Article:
Time Flies

And far too soon, so will snow. New fence just keeps not happening, and there’s weeks of forage out there.

We weighed on of the Chantecler cockerels in the hopes that they would be ready for slaughter, since we are doing the drakes on Sunday. We bought them because (among other reasons) they were supposed to reach 8.5 lbs. Unfortunately ours are 4.5-5, and now we’re told that’s all we can expect from hatchery chicks. Ouch. I wonder if we can buy an 8 lb. roo or two and breed up.

What is this "fence"?! We think we’ve finally managed to keep the chickens out of the garden, which in turn should get us some tomatoes. Two foot poultry net above the four foot woven wire, and poultry net stapled to the pallet gates. That will definitely help the tomato and cucumber harvest. The peppers just don’t seem to be setting any fruit despite being big and bushy. I’m pulling a few tomatoes and tomatillos out of both the old and new pigs areas. They’ve taken to eating the squash themselves, which I’m fine with. After three years of random hybridization, the fruits down there are getting decidedly strange.

Chicken of the Woods After the rain on Thursday night, we checked the ‘shroom situation today. We found a really nice looking chicken of the woods, on the same dead cherry tree we found one on two years ago. We still have a bunch frozen from last year’s 26 pounder, so we took pictures and are trying to sell it to a chef before we harvest it. Other than that, a double handful of trumpets and a dozen boletes. Many, many beige Russulas also, but we find them more ‘nontoxic’ than actually edible.

Sleeping on the bee hive I got in to take another look at the bees as well. Everyone is queenright, hooray, but no honey, boo. The may split is doing best, they’re storing honey into their upper hive body. If there’s a good Japanese Knotweed run we might just get some honey. The original hive has brood in the upper super, but no honey yet. Their new queen took a long time to start laying so their population isn’t very good. With good honey flows in the next six weeks they should be fine. I’m wondering when to start feeding them. The problem is that feeding them sugar syrup means giving up on getting any honey. The new split has good population, but a lot of black plastic frame to draw. It looks like they may be putting burr comb in the honey super I fed them from rather than drawing the plastic, which they don’t like. I didn’t see any honey there, but as soon as I remember to bring a bee excluder up from the storage trailer, I’ll put it on so they have to deal with the plastic. I’ll start feeding when I pull the super.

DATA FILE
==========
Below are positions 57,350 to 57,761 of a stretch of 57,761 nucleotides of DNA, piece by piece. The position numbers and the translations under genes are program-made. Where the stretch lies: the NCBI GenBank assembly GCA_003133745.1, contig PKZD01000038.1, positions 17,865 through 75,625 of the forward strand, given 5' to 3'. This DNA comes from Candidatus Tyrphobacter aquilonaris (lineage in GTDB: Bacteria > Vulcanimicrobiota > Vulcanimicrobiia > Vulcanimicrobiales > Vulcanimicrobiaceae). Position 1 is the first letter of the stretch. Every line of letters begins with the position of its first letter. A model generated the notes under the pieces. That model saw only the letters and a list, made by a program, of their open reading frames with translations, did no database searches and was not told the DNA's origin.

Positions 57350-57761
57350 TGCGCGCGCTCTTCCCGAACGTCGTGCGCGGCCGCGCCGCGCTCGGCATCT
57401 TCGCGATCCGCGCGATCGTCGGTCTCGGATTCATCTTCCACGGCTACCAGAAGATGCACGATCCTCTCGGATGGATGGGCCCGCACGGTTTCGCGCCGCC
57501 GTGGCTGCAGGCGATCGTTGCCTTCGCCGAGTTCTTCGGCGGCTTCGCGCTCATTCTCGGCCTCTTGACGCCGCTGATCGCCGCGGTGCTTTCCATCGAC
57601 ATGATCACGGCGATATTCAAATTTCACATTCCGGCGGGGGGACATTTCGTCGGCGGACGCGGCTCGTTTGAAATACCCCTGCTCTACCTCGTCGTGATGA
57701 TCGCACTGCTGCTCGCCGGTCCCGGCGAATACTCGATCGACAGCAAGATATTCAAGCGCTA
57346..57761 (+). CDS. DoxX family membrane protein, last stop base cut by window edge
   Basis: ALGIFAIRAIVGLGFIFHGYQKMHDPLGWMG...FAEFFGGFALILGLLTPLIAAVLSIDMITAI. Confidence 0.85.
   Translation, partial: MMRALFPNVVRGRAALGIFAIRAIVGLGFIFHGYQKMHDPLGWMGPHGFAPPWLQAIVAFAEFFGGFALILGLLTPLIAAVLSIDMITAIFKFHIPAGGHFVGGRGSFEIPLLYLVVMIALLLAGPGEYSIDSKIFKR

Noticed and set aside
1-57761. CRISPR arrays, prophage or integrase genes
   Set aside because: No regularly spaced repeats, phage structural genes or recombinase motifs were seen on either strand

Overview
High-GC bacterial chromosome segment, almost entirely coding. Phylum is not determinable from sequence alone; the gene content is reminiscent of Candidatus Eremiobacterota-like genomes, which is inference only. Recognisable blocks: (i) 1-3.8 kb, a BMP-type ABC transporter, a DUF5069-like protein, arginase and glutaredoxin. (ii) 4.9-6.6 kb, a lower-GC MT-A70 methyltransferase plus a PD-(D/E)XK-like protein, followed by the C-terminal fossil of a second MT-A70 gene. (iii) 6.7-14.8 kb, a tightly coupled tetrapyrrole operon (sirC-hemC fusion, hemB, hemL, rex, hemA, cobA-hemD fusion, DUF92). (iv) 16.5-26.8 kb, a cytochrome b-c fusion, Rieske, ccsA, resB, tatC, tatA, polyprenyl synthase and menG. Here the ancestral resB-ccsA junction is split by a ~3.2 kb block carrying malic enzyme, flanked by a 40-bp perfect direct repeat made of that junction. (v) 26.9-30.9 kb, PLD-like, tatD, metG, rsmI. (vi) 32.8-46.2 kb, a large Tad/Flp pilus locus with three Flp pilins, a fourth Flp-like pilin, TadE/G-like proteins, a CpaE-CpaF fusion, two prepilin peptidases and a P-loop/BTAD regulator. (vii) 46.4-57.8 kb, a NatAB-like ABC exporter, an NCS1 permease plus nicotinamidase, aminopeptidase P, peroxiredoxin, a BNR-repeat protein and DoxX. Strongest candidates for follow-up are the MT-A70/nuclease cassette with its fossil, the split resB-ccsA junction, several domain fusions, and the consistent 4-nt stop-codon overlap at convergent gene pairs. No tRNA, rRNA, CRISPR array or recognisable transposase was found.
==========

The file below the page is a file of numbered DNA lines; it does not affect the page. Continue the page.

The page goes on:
I am going to get the area between the house and Baine Rd. fenced with high tensile this year. Even in time for Danny and the horses to eat it. So far, I’ve got Mack Hill Rd. and the 600 feet of Baine Rd. cleared, with insulators up. This leaves the 800(ish) feet back to the beaver pond to do. I figure two afternoons for that, and two more (with Lisa’s help) to run the wire. There’s enough post and rail stockpiled to finish the garden. That comes next, and then I fear it is firewood time.

This entry was posted in Bees, Black Trumpet Mushroom, Chickens, Ducks, Fencing, Gardening, Harvesting, Peppers, Tomatillo, Tomatoes. Bookmark the permalink. Post a comment or leave a trackback: Trackback URL.

2 Comments

  1. Posted August 18, 2010 at 3:22 pm | Permalink

    How are you coming with the plans for the barn?

    • Frank
      Posted August 18, 2010 at 6:07 pm | Permalink

      We have plans and a cutting list. It’s the cutting that is the hang up. Right now I’m cutting oak for fences and pig arks. Also I’m deliberately choosing oaks that are shading sugar maples.

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